A recent post by a blogger I consider an online-friend made me think to share my thoughts about the novel Earth Abides by George R. Stewart.
Earth Abides is an old novel. Written in 1949 it is one of the first post-apocalyptic novels. Fresh on the heels of WW II and at the beginning of the Cold War, Earth Abides addresses the idea of a pandemic wiping mankind from the earth as easily as sweeping ants off a picnic table.
The copy of Earth Abides (penned in 1949 by George R. Stewart) that I am reading must be thirty years old, if a day. The pages are definitely not acid-free. Yellowing, browning at the edges, corners flaking, many are loosely held in the book. Large sections are broken away from the spine. Great care must be taken to keep it all together, all in order. To maintain it as a 'readable' book.
A quick estimate suggests a total word count of perhaps a hundred thousand words for Earth Abides. Losing one page from my worn copy would make it worthless for resell. Losing ten pages would make it useless even for someone very familiar with the story.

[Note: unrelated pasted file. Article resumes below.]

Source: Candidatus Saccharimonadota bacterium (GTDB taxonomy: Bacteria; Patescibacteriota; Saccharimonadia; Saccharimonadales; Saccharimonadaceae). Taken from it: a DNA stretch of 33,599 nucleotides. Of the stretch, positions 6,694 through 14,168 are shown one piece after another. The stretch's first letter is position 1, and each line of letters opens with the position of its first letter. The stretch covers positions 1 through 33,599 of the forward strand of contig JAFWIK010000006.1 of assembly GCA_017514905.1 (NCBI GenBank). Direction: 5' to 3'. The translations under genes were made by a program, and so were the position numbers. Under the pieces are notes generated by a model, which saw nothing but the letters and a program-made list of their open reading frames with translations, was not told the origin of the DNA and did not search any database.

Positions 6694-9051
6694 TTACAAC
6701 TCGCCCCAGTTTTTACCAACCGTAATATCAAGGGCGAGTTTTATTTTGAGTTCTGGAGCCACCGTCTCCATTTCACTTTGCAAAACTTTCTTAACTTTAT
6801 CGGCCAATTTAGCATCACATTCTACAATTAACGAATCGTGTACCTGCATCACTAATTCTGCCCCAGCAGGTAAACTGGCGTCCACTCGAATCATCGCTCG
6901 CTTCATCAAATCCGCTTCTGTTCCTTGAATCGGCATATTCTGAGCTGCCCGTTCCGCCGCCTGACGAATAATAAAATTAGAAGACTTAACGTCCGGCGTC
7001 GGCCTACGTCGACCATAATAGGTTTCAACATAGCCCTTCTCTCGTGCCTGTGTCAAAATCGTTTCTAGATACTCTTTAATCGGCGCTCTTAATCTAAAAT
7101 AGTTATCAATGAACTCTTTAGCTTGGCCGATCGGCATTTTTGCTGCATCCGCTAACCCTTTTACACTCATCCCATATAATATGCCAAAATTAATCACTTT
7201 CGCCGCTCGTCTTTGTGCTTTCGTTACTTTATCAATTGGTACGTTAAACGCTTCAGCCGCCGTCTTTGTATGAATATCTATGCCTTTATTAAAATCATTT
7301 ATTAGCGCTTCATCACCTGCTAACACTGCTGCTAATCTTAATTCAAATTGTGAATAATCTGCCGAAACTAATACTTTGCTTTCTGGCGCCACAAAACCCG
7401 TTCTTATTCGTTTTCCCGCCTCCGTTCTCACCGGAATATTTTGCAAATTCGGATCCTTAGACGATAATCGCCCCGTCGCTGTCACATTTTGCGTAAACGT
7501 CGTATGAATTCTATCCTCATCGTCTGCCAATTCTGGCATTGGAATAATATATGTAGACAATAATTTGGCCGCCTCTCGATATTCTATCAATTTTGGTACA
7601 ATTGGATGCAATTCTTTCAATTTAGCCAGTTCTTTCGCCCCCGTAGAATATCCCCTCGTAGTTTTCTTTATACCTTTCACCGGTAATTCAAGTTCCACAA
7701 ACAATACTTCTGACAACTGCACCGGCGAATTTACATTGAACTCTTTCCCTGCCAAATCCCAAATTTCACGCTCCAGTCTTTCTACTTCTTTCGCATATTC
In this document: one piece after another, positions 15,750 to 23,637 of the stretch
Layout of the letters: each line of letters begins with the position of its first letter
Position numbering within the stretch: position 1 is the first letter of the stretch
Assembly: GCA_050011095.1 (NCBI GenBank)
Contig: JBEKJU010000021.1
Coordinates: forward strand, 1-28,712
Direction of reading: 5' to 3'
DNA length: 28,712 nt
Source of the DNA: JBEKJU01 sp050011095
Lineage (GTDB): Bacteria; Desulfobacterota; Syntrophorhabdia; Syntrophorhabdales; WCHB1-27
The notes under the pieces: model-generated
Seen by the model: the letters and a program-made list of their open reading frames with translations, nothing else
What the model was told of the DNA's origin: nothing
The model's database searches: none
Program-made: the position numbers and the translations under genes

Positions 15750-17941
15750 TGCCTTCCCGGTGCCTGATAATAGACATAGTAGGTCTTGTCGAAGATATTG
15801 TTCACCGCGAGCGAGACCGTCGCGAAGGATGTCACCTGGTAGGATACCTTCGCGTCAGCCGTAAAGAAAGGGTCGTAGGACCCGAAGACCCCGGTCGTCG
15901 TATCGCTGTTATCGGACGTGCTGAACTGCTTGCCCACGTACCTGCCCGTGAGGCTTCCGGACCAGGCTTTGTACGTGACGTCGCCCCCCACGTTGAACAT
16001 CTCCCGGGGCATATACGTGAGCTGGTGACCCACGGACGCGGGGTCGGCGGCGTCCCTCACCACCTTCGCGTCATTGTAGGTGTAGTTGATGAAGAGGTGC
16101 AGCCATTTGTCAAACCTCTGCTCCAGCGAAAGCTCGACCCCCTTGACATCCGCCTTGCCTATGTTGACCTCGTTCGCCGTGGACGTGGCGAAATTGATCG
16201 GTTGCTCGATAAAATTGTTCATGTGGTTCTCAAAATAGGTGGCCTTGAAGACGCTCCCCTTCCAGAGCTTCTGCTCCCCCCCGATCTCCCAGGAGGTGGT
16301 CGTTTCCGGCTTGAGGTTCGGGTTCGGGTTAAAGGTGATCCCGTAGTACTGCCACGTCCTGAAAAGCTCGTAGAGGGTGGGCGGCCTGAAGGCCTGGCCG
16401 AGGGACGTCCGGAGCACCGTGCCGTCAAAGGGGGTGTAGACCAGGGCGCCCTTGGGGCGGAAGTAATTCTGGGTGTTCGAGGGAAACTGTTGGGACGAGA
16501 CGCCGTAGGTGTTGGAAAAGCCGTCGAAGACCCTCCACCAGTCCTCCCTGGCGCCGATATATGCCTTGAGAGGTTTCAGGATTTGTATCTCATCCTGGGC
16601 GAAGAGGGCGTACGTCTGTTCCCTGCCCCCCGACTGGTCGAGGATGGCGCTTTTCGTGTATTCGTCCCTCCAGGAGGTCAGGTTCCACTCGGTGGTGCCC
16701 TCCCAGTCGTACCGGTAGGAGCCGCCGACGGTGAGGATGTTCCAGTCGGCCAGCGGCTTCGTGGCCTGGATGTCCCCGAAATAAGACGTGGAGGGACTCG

Now imagine every word gone, but one. What value would this book have now? Imagine the book on your nightstand. Every word gone. Save one. What value would that lone word still retain?
Earth Abides is a story that rings very plausible. It is the story of a small group of survivors pushing back the darkness that threatens their small community. It teases us with the hope for a rebirth of 'civilization' and all the monumental achievements of man that represent that civilization. But it leaves us with the thought that civilization might simply be the caring and bonding of individuals together in common effort to preserve the human family.
Read the rest of my review at Epinions dot com.
Tardigrade in Moss
6 hours ago